The trilateral project, conceived in 2002, is a 1360 km transnational highway connecting Moreh in India, Bagan in Myanmar and Mae Sot in Thailand. Though there have been delays in execution, the project, that is expected to boost trade and people to people connectivity besides other things, is likely to be completed in the next couple of years, reports Mahua Venkatesh
Bangladesh is likely to finally join the India-Myanmar-Thailand Trilateral Highway Project. The issue was discussed during Prime Minister Narendra Modis visit to Dhaka last week as both India and Bangladesh have decided to remain engaged with Myanmar notwithstanding its internal political dynamics. The project will provide Bangladesh direct connectivity with the south east Asian nations which is expected to boost its trade.
Sources said that the project also gives India along with other nations an opportunity to counter China’s Belt and Road Initiative while enhancing connectivity for the landlocked northeastern states of the country.
Sources said that though the project implementation is underway as per plan, there could be some delays as it stretches across geographical boundaries.
“There are two aspects to this project. First Bangladesh gets to connect with Myanmar on a positive note as it is part of the BIMSTEC (Bangladesh, Bhutan, India, Nepal, and Sri Lanka in South Asia and Myanmar and Thailand in Southeast Asia) connectivity projects. Dhaka is already part of BIMSTEC. Second, this gives an opportunity to counter China’s plans of infrastructure connectivity,” said Joyeeta Bhattacharjee, senior fellow Observer Research Foundation.
Bhattacharjee added that withdrawal from engaging with Myanmar is not the solution. “Our position to leverage and influence will remain intact only when we engage though many voices have come up to suggest that we must withdraw,” she added.
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The project also assumes importance as it gives a further push into the Indo-Pacific geopolitical dynamics.
“Bangladesh joining this project was almost a given. The benefits of this mini-quad cooperation go far beyond logistics and trade efficiencies. It has strategic implications – which shows India’s seriousness in moving from simply Look East to Act East,” Sandip Ghose, political analyst said, adding that the project would also bring in the northeastern states into the mainstream, while pushing development in that region.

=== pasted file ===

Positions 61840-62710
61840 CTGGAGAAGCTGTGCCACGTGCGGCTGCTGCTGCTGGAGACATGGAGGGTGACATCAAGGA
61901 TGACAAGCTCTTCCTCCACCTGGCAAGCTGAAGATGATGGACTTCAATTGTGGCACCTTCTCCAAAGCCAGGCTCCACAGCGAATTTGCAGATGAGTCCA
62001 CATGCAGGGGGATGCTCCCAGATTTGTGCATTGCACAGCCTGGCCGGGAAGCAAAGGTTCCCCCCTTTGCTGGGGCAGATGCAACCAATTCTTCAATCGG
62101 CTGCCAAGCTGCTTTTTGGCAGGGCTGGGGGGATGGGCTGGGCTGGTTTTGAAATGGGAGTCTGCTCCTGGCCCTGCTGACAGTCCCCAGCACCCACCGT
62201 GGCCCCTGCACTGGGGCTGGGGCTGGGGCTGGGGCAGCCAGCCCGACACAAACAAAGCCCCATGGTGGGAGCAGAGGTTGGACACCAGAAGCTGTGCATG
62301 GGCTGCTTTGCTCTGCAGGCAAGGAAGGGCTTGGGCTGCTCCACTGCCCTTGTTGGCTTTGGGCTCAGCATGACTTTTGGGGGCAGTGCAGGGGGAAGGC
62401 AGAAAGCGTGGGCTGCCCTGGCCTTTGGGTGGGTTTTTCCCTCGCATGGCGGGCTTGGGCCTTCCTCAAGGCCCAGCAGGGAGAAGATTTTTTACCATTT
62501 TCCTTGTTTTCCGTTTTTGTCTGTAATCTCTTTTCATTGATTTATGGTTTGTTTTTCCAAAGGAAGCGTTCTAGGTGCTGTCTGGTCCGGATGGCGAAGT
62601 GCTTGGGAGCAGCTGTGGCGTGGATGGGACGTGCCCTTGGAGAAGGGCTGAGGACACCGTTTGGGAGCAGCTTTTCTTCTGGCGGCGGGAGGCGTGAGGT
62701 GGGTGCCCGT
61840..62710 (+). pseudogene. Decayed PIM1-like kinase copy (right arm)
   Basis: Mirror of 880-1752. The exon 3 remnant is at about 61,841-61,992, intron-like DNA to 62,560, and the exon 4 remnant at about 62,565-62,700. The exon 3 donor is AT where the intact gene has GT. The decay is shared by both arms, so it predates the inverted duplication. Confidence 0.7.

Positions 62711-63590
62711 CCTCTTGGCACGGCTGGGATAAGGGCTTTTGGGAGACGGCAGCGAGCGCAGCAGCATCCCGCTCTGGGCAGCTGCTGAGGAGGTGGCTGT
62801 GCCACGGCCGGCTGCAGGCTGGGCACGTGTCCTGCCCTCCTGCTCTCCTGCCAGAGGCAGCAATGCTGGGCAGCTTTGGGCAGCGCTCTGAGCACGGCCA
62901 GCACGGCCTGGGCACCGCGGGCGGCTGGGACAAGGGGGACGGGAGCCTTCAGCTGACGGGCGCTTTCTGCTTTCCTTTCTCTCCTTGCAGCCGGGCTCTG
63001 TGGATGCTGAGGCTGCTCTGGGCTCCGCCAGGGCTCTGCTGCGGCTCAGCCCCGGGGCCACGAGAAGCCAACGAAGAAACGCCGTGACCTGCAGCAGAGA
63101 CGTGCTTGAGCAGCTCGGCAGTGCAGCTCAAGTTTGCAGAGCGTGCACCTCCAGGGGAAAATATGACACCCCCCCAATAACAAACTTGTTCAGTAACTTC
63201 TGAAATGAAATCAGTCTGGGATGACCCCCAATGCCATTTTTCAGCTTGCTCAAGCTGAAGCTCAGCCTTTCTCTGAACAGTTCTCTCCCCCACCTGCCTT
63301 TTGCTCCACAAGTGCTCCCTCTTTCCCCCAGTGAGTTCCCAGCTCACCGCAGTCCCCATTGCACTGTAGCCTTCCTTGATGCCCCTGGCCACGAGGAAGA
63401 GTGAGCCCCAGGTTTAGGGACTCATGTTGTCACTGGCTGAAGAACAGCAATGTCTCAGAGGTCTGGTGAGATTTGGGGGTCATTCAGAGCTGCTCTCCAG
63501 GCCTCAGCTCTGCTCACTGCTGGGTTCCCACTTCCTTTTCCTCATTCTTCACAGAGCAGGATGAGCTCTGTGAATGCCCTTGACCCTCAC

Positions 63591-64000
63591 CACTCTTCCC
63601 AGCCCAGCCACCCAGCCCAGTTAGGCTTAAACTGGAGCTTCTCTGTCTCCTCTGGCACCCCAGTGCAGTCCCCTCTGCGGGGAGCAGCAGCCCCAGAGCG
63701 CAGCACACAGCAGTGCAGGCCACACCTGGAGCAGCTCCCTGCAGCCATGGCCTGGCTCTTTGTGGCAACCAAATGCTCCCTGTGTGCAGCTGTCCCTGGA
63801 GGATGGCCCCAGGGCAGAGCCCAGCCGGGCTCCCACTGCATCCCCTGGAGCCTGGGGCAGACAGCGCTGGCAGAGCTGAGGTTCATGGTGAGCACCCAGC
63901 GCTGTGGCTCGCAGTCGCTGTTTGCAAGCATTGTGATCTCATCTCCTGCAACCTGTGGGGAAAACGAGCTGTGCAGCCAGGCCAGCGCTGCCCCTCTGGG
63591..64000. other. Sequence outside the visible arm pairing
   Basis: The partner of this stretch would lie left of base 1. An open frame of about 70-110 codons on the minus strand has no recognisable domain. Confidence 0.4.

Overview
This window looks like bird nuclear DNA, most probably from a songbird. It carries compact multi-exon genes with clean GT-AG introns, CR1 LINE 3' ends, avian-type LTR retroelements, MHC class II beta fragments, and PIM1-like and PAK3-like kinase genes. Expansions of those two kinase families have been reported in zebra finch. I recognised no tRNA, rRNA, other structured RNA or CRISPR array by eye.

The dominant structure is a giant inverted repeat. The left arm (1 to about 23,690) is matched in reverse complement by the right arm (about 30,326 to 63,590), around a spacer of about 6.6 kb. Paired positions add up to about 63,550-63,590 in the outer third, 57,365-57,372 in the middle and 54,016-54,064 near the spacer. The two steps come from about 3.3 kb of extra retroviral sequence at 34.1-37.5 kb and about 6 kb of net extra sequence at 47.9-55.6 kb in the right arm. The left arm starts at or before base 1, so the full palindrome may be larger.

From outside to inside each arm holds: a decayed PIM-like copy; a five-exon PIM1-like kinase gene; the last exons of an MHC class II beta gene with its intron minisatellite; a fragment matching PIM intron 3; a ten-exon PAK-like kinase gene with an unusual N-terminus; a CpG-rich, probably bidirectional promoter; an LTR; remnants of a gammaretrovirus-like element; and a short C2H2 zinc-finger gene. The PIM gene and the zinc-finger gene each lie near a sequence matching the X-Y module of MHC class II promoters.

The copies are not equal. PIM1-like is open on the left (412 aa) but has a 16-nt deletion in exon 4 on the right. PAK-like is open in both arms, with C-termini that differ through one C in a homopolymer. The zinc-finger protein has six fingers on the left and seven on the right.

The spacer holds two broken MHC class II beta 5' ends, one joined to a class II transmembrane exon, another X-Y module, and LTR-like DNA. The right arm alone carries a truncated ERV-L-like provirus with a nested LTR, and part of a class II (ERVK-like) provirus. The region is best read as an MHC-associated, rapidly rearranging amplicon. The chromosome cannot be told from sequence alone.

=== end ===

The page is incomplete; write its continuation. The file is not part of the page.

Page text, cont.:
An article published in the Diplomat, Dhaka’s interest in the trilateral project with India, Myanmar, and Thailand along with the BBIN connectivity can be useful for both India and Bangladesh. “It will facilitate the development of India’s much-neglected Northeast region, which brings for New Delhi both economic and strategic benefits,” it said.
As India looks to intensify its Act East policy under the Narendra Modi government, it could even look at extending the highway through other countries such as Cambodia, Vietnam and Laos.
“Vietnam will be quite excited about such a proposal, but it is unclear how Cambodia and Laos will respond, given their deep economic and strategic engagement with China,” the article said, adding that Vietnam, their close strategic partner, has had difficulties in these relationships in recent times because of China.
“The focus will be on improving connectivity in the region including the Bangladesh-Bhutan-India-Nepal (BBIN) so that there is easy mobility within the region,” an official said.
Importance of the trilateral highway project
The trilateral project, conceived in 2002, is a 1360 km transnational highway connecting Moreh in India, Bagan in Myanmar and Mae Sot in Thailand. Though there have been delays in execution, the project, that is expected to boost trade and people to people connectivity besides other things, is likely to be completed in the next couple of years.
Sources said that the trilateral highway could feed into a much larger undertaking, in the end, connecting landlocked Bhutan with Da Nang in Vietnam.
The key to this massive undertaking is the 19.2 kilometer Dhubri-Phulbari bridge over the Brahmaputra. the gigantic effort will merge two parallel initiatives – the trilateral high New Delhi-led India-Myanmar- Thailand trilateral highway and the East-West, Economic Corridor (EWEC) marshalled by Japan in partnership with Thailand, Laos and Vietnam. The joint foray is a fusion of India’s ‘Act East’ policy and Japan’s ‘Free and Open Indo-Pacific’ strategy.
With Mae Sot as the junction, the 1,450-km EWEC route passes through Thailand’s Province of the Mukhandan – the gateway to Laos, which is connected by the 1.6 km-long Second Thai-Lao friendship bridge over the Mekong, built with Japanese assistance. From Savannakhet in Laos, the next stop in the corridor, the passage heads east towards Da Nang, 486 km away. On the way, the Japanese have also been involved in constructing the 6.28-km Hai Van tunnel, the longest in Southeast Asia, which links Hue, a city in Central Vietnam, with Da Nang.
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